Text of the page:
Lansing Area African American
Genealogical Society

Volume 5, Issue 3
Winter/Spring 2015 Newsletter
Web Howard  - continued from page 4
 The last piece of the puzzle fell in place when a link
to another genealogy web page connected to 1870
Tensas Parish marriages.  On July 16, 1870 Webster
Howard and Alice Robinson were listed as being
married by Milligan Blue, MG (Minister of the Gospel)
at Newfoundland Plantation!  Many thanks to Edith
Ziegler who placed the abstracts on that web site.  
Going back to the census record one sees a young
woman, A. Robinson age 17, 10 houses away from
Webb Howard.  Web and (Rose) Alice were married
just a few days after the census taker came through
that part of rural Louisiana. Their marriage location
most likely was on the same plantation where they
had been enslaved for the first 12 years of their life.  
Later on their son Ensign was born and he moved
across the river into the state of Mississippi.
  The unanswered question - is the W. Howard (male)
age 35 living two doors away, great-great granddad?  
Perhaps Web Howard's history will be further revealed
on another trip, this time to Louisiana.
Submitted by Mike Bryan
Research Tips
Tid-Bits While Searching
  The Michigan Genealogist is a electronic
publication by the Library of Michigan online.
The news provided can be useful to grasp some of
the events of past year's history and persons. will be online soon after the
completion of digitization of the Michigan Death
Records between 1897-1920. It may be sampled
and viewed for a selected group of records now by
paging through the file to gain an idea how it will be
displayed. Only approx. 1,000 records are online
from three (3) Michigan counties so far.
  Visit the Library of Michigan Website: www. for other helpful
materials. is another resource that should be visited
for historical information and databases. Log-on to  Several databases can be
found that have photographs, historic documents,
etc. from the Archives of Michigan. Several catalogs
can be searched with articles, books, magazines,
newspapers, and other publications can be viewed
on eLibrary. It is free to Michigan residents from the
Library or from home, office or anywhere with
internet access. Simply by signing on using your
drivers license, State ID or MelCat Library card.
  Recently, the State announced a decision to
close the Department of History, arts and Libraries.
Although we do not know what this will
mean for genealogists and the family history
researchers yet, we should use the resources
that are available now.
  The City Directories can be a worthwhile
source to use when searching for persons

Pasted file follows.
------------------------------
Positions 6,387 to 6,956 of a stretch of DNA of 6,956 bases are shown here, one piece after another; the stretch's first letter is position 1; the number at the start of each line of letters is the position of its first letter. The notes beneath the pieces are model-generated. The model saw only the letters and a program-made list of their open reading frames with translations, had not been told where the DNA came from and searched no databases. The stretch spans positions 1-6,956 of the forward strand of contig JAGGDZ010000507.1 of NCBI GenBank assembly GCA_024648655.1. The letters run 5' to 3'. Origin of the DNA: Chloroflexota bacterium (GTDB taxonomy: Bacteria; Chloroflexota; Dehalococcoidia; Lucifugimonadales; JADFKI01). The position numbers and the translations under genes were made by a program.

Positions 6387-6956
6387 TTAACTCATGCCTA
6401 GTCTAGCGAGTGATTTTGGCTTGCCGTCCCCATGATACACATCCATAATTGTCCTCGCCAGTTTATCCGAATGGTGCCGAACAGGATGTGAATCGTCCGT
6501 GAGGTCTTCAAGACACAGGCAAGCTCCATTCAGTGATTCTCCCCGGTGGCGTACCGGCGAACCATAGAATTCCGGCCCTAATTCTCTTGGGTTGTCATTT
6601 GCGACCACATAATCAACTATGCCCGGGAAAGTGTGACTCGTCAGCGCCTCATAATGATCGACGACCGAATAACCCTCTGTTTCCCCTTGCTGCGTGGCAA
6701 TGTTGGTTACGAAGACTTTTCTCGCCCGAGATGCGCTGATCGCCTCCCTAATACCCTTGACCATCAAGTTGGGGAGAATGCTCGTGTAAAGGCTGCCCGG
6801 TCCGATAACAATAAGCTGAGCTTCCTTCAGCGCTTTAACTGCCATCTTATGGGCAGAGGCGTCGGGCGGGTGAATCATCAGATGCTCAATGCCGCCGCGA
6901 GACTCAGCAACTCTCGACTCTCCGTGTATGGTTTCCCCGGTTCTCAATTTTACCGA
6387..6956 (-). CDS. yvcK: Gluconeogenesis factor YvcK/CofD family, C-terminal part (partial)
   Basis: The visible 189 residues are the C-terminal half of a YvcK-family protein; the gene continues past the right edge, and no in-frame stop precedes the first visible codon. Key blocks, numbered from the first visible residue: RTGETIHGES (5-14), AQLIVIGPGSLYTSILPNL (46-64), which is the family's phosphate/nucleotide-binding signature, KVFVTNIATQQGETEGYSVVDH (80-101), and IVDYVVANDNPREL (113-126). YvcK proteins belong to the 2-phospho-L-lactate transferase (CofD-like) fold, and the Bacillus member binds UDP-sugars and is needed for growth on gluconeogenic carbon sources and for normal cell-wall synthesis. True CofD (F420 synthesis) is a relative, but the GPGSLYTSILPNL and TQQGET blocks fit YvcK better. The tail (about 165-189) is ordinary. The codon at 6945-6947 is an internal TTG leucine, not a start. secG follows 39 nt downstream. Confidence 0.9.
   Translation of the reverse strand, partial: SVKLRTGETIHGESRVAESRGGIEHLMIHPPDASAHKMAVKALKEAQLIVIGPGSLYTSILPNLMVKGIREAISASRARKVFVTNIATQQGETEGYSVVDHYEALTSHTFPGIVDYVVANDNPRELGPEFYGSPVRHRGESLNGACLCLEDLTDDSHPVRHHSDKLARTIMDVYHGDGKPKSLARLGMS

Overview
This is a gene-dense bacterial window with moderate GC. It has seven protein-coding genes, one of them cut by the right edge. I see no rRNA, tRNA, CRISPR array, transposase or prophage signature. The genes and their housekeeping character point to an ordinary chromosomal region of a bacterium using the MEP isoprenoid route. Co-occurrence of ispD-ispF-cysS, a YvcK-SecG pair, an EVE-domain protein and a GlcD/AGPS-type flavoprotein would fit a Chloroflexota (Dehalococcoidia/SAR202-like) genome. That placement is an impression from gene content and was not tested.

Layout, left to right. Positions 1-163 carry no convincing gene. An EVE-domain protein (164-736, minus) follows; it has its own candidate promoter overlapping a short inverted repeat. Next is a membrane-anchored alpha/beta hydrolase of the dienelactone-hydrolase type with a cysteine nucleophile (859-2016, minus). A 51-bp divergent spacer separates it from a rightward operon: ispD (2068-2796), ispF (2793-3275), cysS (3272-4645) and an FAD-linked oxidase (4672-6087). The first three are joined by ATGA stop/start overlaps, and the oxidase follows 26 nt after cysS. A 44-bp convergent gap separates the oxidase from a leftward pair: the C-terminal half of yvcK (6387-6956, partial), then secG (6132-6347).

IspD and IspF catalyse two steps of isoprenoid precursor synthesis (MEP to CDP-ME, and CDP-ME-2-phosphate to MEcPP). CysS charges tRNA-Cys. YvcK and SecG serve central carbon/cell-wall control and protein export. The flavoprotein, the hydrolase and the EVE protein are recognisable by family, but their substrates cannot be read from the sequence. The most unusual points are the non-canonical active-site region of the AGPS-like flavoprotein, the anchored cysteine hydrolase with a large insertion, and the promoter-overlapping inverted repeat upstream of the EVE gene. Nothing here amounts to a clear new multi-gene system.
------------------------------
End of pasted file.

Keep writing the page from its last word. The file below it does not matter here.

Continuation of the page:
between census years. Some families came to
many of the Northern states and Canada before
1880. Others migrated from the South prior to
World War I or during World War II years. The
directories can present a year-to-year location
for relatives as well as their occupation,
especially if they are residing with other known
relatives. While some of the pre-Twentieth
century years may be found in print form, it may
be necessary to use the microfilm viewer for
other years, if they are available.
  Another site can also
be a helpful source online, when looking for
African Americans who were born between 1860
to 1900. The database has the Ancestral index
for Mormons, 1880 Federal Census, IGI indexes
and Social Security Death Index entries for
many. IGI indexes can be searched for the name
of the Head of families, if the children’s
names are found. In some cases, other
information will perhaps show state where born,
mother’s name, age, where born, etc. Some
marriage information may also appear.
Recently, a new free database called Pilot, has
become available. To use it: Log-on at http:
  Indexes for many states can be checked. It
has the 1900 Federal Census for the States
loaded, and  some State's Vital Records, such
as; birth, marriage, 1867-1925, etc. While it
provides interesting data, it can be time-
consuming in some instances. I have found it of
great help in researching other families.
  Don't forget to check in military indexes when
using the records. While some
additional information may be available in the
military records of individuals, it may be
necessary to obtain them through submitting SF
180 or requesting copies from National Archives
The World War I Draft Registration was done in
three time segments, and some individuals may
even show up in the World War II Draft
registration as well. Names, Addresses, birth
date, where born, and place of employment, and
spouses or parent may be listed in some cases.
Most African American registrations will have
the lower left-hand corner clipped off (ordered
by the Selective Service personnel) to track
African American draftees.    
Submitted by Mel Holley
Page 5